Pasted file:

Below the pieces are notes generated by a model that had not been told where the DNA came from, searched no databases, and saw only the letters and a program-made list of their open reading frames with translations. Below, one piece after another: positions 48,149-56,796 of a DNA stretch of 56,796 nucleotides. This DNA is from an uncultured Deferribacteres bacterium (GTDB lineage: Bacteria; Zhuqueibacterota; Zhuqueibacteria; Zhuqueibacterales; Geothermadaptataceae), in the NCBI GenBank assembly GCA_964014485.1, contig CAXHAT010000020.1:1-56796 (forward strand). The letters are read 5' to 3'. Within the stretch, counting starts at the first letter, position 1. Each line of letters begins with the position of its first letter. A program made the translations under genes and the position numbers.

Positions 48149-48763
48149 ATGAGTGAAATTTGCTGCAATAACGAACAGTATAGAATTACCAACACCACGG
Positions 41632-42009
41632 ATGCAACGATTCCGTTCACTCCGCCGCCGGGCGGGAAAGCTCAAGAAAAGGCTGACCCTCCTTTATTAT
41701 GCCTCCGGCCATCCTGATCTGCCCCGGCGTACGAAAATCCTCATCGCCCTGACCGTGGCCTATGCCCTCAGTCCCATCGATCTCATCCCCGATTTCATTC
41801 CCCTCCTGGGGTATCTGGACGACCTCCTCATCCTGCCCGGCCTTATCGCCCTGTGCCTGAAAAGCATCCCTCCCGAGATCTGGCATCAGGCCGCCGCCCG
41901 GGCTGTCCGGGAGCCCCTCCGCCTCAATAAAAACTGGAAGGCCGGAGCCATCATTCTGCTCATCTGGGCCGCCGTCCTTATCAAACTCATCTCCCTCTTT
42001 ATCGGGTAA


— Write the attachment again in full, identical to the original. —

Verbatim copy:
Below the pieces are notes generated by a model that had not been told where the DNA came from, searched no databases, and saw only the letters and a program-made list of their open reading frames with translations. Below, one piece after another: positions 48,149-56,796 of a DNA stretch of 56,796 nucleotides. This DNA is from an uncultured Deferribacteres bacterium (GTDB lineage: Bacteria; Zhuqueibacterota; Zhuqueibacteria; Zhuqueibacterales; Geothermadaptataceae), in the NCBI GenBank assembly GCA_964014485.1, contig CAXHAT010000020.1:1-56796 (forward strand). The letters are read 5' to 3'. Within the stretch, counting starts at the first letter, position 1. Each line of letters begins with the position of its first letter. A program made the translations under genes and the position numbers.

Positions 48149-48763
48149 ATGAGTGAAATTTGCTGCAATAACGAACAGTATAGAATTACCAACACCACGG
Positions 41632-42009
41632 ATGCAACGATTCCGTTCACTCCGCCGCCGGGCGGGAAAGCTCAAGAAAAGGCTGACCCTCCTTTATTAT
41701 GCCTCCGGCCATCCTGATCTGCCCCGGCGTACGAAAATCCTCATCGCCCTGACCGTGGCCTATGCCCTCAGTCCCATCGATCTCATCCCCGATTTCATTC
41801 CCCTCCTGGGGTATCTGGACGACCTCCTCATCCTGCCCGGCCTTATCGCCCTGTGCCTGAAAAGCATCCCTCCCGAGATCTGGCATCAGGCCGCCGCCCG
41901 GGCTGTCCGGGAGCCCCTCCGCCTCAATAAAAACTGGAAGGCCGGAGCCATCATTCTGCTCATCTGGGCCGCCGTCCTTATCAAACTCATCTCCCTCTTT
42001 ATCGGGTAA